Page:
I think the only concern I have is the same one I have for flying. Aside from testing, mask use is the most important thing when it comes to not spreading COVID, and I think it’s awesome the panel is recommending that. But the reality is that there are some people who just won’t use them. Sure, they may say they’ll use them so they can get onto the ship, but what if they then take them off or wear them incorrectly every chance they get?

Richard Fain, chairman of Royal Caribbean Group, was quoted as saying that he didn’t think onboard protocol compliance would be an issue.

“We have a guest conduct policy now, and I know that NCLH has the equivalent, and we’re used to people agreeing to abide by those policies and dealing with variations when they occur,” he said. “This will be something well-known in advance. That’s part of a point [the panel] made: this is a controlled environment. This isn’t like a store when someone opts in off the street and opts out again. It’s a controlled environment with people who have signed on for a period of time. We don’t really have huge problems with compliance, and I don’t expect we will here, either.”

Let’s hope so.

Meanwhile, their recommendations are a good start and for the sake of cruisers everywhere, I hope the CDC can find it helpful enough so cruises can begin in the not-too-distant future.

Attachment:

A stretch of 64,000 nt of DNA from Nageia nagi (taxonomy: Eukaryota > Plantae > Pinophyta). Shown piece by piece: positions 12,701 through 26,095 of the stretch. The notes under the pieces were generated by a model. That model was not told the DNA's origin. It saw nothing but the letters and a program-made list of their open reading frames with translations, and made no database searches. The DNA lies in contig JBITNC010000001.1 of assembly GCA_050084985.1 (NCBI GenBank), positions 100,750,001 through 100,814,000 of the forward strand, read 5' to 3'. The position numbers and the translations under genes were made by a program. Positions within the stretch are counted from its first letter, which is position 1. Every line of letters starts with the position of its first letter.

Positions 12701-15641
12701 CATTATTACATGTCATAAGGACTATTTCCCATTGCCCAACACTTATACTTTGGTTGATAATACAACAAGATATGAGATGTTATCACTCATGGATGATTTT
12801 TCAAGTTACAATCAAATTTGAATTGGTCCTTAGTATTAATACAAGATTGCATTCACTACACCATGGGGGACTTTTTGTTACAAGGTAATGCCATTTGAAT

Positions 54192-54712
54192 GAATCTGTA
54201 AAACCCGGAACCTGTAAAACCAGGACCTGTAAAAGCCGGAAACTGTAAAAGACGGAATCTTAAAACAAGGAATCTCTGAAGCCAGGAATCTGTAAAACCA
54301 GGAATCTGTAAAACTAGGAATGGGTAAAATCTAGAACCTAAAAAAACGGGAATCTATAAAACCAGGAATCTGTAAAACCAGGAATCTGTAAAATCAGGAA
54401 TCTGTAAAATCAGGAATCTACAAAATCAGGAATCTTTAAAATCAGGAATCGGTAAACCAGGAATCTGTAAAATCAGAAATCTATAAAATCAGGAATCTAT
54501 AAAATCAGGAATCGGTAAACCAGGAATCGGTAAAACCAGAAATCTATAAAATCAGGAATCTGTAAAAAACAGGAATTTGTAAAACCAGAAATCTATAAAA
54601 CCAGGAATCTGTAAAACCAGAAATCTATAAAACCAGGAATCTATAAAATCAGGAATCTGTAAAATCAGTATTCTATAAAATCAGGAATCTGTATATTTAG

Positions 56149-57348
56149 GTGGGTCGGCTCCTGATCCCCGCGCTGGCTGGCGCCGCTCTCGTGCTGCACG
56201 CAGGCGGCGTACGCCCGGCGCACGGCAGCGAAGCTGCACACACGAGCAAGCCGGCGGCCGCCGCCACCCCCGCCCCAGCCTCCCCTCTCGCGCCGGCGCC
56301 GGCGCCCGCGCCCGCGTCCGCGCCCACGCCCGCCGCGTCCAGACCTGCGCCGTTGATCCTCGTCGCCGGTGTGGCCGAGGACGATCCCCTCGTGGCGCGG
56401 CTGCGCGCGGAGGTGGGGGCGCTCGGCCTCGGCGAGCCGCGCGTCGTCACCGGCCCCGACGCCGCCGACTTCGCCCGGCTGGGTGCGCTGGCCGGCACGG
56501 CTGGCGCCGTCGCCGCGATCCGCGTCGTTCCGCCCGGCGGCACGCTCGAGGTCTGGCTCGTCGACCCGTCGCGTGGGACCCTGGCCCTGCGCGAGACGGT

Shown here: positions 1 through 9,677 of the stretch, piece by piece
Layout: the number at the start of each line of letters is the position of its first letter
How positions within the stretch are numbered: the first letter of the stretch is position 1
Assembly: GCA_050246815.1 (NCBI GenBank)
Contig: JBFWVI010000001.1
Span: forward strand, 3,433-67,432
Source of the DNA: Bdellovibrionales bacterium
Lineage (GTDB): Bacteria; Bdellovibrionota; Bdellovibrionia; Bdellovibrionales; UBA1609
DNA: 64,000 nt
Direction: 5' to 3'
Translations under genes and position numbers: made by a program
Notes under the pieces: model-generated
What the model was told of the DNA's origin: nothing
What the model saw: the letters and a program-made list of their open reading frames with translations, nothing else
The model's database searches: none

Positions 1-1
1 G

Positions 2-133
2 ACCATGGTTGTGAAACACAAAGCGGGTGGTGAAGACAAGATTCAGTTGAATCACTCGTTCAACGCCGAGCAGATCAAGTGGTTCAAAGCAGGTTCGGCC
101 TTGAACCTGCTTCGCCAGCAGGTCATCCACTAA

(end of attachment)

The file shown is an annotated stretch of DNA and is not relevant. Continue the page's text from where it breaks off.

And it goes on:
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#stayhealthy #staysafe #washyourhands #wearamask

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This post first appeared on Your Mileage May Vary


DaninMCI September 22, 2020 - 9:31 am

None of this matters if the CDC won’t act. Earlier in the year they gave the cruise lines a week to come up with a plan and then ignored it for like 14 weeks. I also don’t think Carnival (CCL parent) would lay off 7,000 of their 33,000 main line employees this week if they planned to ramp up sailing before the end of 2020.

SharonKurheg September 22, 2020 - 9:39 am

I didn’t suggest cruises were going to start tomorrow. But no progress would happen without them submitting the report to the CDC. So it’s a start.